Econintersect: Every day our editors collect the most interesting things they find from around the internet and present a summary "reading list" which will include very brief summaries (and sometimes longer ones) of why each item has gotten our attention. Suggestions from readers for "reading list" items are gratefully reviewed, although sometimes space limits the number included.
U.S. healthcare spending growth hit 53-year low in 2013, report shows (Melanie Evans, Modern Healthcare) Hat tip to Dean Baker. The U.S. spent $2.9 trillion on healthcare last year, an increase of 3.6% from the prior year. This was the weakest growth since 1960. The new number was the result of federal actuaries and economists revising recent estimates. U.S. health spending growth fell below 4% in 2009 with the recession that stripped private health insurance from millions of individuals. But the newly revised numbers show an acceleration in 2012 to 4.1% before a slump last year.
A macro earthquake is building (Houses and Holes, Macro Business) A doom and gloom list from down under. Is the land of Oz about to have an encounter with the Wicked Witch?
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Gold futures rise above $1,200 ahead of U.S. data (Investing.com) After Swiss voters rejected increasing the gold reserves at their central bank, the knee-jerk reaction in the gold market drove the price as low as $1,141.70 on Monday morning. But since then the yellow metal has seen a rebound of 5.5%. This bounce has occurred even as the dollar firmed to a 5 1/2 year high, with the dollar index hitting 88.76, up almost 12% in the past 8 months, almost all of that in the past 5 months.
...strong ties to a place, especially a place with limited economic opportunities such as New Orleans, have adverse economic consequences. When forced by an exogenous shock to migrate, people are able to choose from a wide range of possible locations to move to, and they seem to choose places that offer them better economic opportunities.
Debunking four myths about the Chinese economy (Nicholas R. Lardy, China Spectator) Myth (1): China is dominated by state owned firms. Actually only 20% of the economy remains in government hands, only 10% of manufacturing, employment and exports. Myth (2): China has a large bureaucracy. Actually it has a small bureaucracy, about 40% the size of the U.S, adjusted for population. Myth (3): State owned enterprises are powerful drivers of the economy. Actually state owned enterprises have been a drag on GDP growth for several years. Myth (4): Private sector companies have little access to credit. According to the accounts of the PBoC (People's Bank of China) private firms received 52% of all commercial credit 2010-2012 while state firms received 32%.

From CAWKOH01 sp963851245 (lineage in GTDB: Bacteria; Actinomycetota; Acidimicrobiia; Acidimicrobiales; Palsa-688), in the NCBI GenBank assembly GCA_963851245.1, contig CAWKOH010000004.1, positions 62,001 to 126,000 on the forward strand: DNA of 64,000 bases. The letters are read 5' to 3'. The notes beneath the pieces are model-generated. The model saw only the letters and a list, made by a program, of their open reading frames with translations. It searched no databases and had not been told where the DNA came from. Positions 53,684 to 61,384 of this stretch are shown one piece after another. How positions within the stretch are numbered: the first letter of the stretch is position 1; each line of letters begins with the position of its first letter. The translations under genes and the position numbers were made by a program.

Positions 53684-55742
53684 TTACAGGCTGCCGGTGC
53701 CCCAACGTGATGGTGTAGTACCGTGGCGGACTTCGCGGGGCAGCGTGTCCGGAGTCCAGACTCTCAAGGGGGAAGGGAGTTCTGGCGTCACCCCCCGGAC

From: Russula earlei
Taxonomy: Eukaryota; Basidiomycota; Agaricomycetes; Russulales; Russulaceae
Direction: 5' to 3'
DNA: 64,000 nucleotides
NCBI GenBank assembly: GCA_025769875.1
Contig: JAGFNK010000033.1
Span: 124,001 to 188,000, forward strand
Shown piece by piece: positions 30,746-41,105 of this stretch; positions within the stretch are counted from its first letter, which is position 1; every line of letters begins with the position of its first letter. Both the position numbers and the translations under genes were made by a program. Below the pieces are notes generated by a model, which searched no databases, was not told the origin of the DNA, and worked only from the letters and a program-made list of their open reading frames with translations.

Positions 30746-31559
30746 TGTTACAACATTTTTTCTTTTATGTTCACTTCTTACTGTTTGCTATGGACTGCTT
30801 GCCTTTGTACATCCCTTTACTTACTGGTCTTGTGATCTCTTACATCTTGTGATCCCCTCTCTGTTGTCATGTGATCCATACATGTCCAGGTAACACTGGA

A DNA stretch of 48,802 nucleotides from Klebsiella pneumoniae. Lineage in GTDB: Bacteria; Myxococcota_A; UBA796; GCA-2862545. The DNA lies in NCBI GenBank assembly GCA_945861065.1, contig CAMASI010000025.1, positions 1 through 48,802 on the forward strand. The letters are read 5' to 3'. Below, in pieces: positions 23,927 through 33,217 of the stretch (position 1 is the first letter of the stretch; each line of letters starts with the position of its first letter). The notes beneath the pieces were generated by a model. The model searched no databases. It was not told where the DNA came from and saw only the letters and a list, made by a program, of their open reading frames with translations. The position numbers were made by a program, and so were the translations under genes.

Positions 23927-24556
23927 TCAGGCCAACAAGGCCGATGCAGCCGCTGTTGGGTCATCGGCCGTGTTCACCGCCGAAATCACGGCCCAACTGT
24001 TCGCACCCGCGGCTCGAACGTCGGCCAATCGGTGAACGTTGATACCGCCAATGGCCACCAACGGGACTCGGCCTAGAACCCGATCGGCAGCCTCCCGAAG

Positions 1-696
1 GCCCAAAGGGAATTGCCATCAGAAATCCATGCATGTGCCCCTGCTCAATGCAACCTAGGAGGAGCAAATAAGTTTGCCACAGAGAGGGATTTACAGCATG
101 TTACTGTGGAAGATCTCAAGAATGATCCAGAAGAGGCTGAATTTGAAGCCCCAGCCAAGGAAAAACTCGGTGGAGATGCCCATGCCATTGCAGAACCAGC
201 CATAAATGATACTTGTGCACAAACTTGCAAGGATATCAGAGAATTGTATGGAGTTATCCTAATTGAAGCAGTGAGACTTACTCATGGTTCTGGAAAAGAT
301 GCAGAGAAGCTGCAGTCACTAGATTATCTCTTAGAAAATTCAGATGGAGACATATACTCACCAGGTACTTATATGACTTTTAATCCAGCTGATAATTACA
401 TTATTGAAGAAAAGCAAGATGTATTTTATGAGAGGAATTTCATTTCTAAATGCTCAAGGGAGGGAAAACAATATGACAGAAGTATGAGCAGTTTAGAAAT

What Are The Best Sectors In America? (JC Parets, StockTwits) Hat tip to Rob Carter. By far the strongest sector over the past two years has been health care (chart below). The article has nine other sector charts.
Public money for private benefit? I examined a selection of development projects in New York City, and evaluated the economic benefits given to encourage development. There are 10s of billions in privatized rent that ought to be going to the city, for value created by all of us! Instead it is going to private owners of land who did nothing to create the value from location.
$CLG15 – February Crude (Last:67.75) (Rick Ackerman, Rick's Picks) Rcik Ackerman contributes to GEI. Some time ago (when oil was in the 80s) Rick Ackerman projected a bottom for oil before a significant bounce would come around 58.45. Now the price is in the 60s and 58.45 still looks good to him.
What Black Friday and Cyber Monday Don’t Tell You About the Economy (Kathleen Madigan, The Wall Street Journal) The structure of the retail economy si changing and comparisons to past years are distorted. Gift cards are becoming more and more a form of gifting and as online commerce grows the importance of special store sales days is diminished.
Stop Wasting Everyone’s Time (Sue Schellenbarger, The Wall Street Journal) E-mail and meetings are rivals for top position on the productivity killer list.
These 14 Wall Street Experts Got The 2014 Interest Rate Story Dead Wrong (Akin Oyedele, Business Insider) The conventional wisdom at the end of 2013 was for higher yields in 2014. That was conventionally wrong. Read the article to see some predictions for 10-year treasury yields of 3.5% t0 3.75% in 2014. and then look at the current yield below 2.30%. Many are predicting higher rates fior 2015. Will it be the "same old, same old"?
Other Economics and Business Items of Note and Miscellanea
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